NEW YORK (CNNMoney.com) -- The Mexican stock market is going gangbusters this year despite a drug war that has claimed more than 28,000 lives.
The Mexican stock market's IPC Index has increased 6.7% year-to-date, outpacing the Dow Jones industrial average's 5% gain.
This is one of the factors that prompted John Lomax, emerging markets equity analyst for HSBC in London, to upgrade Mexico to an "overweight" rating, in other words: "buy."
"We saw very strong growth in Mexico for the first half of the year," said Lomax, noting that the export-driven economy has bounced back from its dismal performance in 2009.
"Clearly the drug related issues are a problem for Mexico," he said. "Not withstanding that, the Mexican economy has been performing in a normal and familiar way."
This means that the Mexican economy is tracking the U.S., sharing many of the same benefits and problems.
The impact of drug violence -- which has been centered on cities near the border, like Ciudad Juarez, Tijuana and Monterrey - has had a mixed impact on the economy. Lomax said the violence has been "geographically concentrated" to certain cities, preventing widespread damage.
"This is an issue for Mexico, but that has not stood in the way of the economy having a normal cyclical recovery," he said.
Mexico's strong performance this year is in stark contrast to its GDP contraction of 6.9% in 2009 prompting Alonso Cervera, emerging markets analyst for Credit Suisse in New York, to raise his GDP forecast to a 4.7% gain in 2010.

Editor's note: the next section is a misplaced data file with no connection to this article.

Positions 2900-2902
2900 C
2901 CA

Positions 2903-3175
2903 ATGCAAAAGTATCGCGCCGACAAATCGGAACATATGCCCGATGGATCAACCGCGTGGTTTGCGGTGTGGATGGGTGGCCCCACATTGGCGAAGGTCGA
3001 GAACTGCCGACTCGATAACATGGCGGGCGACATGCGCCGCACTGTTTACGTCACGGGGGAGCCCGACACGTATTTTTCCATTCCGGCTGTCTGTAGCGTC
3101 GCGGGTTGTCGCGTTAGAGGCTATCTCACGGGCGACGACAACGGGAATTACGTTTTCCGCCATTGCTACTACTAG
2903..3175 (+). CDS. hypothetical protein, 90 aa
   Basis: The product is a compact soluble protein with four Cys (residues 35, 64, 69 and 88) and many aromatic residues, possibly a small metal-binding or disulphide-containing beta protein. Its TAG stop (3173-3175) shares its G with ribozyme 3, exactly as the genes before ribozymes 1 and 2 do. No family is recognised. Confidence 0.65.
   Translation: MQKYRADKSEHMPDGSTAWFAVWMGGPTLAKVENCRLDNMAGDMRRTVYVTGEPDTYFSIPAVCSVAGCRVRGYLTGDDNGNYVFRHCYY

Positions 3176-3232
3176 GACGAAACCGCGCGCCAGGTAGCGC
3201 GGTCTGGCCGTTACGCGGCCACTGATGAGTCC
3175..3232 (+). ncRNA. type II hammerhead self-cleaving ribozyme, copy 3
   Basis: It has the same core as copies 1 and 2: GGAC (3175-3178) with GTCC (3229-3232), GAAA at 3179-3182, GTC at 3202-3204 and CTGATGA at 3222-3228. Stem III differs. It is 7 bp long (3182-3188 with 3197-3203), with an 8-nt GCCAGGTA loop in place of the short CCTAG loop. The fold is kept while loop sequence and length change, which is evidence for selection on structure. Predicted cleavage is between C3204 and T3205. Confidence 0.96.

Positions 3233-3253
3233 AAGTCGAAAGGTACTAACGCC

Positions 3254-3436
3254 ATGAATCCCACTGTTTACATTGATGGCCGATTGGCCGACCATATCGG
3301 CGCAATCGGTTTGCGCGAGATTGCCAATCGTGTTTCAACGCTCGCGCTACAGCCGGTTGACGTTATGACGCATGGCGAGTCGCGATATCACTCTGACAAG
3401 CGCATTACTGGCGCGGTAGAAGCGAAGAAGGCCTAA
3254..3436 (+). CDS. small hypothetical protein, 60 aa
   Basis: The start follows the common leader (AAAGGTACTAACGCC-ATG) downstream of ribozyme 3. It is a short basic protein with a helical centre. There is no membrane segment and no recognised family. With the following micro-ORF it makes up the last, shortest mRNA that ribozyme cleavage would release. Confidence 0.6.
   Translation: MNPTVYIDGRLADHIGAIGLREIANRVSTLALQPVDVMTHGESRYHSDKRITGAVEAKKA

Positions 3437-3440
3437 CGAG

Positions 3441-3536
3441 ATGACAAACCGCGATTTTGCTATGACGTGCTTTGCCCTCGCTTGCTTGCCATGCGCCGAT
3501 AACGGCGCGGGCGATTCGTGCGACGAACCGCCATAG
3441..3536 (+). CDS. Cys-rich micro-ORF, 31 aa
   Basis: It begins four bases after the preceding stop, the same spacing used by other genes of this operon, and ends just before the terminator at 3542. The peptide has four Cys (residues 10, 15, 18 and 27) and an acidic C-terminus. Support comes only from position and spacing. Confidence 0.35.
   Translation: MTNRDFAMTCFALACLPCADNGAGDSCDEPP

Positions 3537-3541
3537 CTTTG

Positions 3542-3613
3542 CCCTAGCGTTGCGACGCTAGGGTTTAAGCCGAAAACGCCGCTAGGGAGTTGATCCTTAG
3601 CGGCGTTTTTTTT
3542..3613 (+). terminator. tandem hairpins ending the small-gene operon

But Cervera said that violence in Mexico presents a "clear threat" to the economy.
"It is true that most of the killings take place in certain locations, but I feel that the insecurity created by the killings and the extortions and kidnappings are having an impact on private consumer activity and private business investments," he said.
In a recent note to analysts, Cervera wrote, "It is impossible to estimate the cost that these problems have inflicted on economic activity - we are just in the process of finding that out. But clearly the cost of doing business in Mexico has risen."
Much is riding on the efforts of President Calderon to win the drug war that erupted when he took office in 2006. Since then, parts of the country have become a battle zone between cartels and federal police. Assassinations of public officials have become commonplace.
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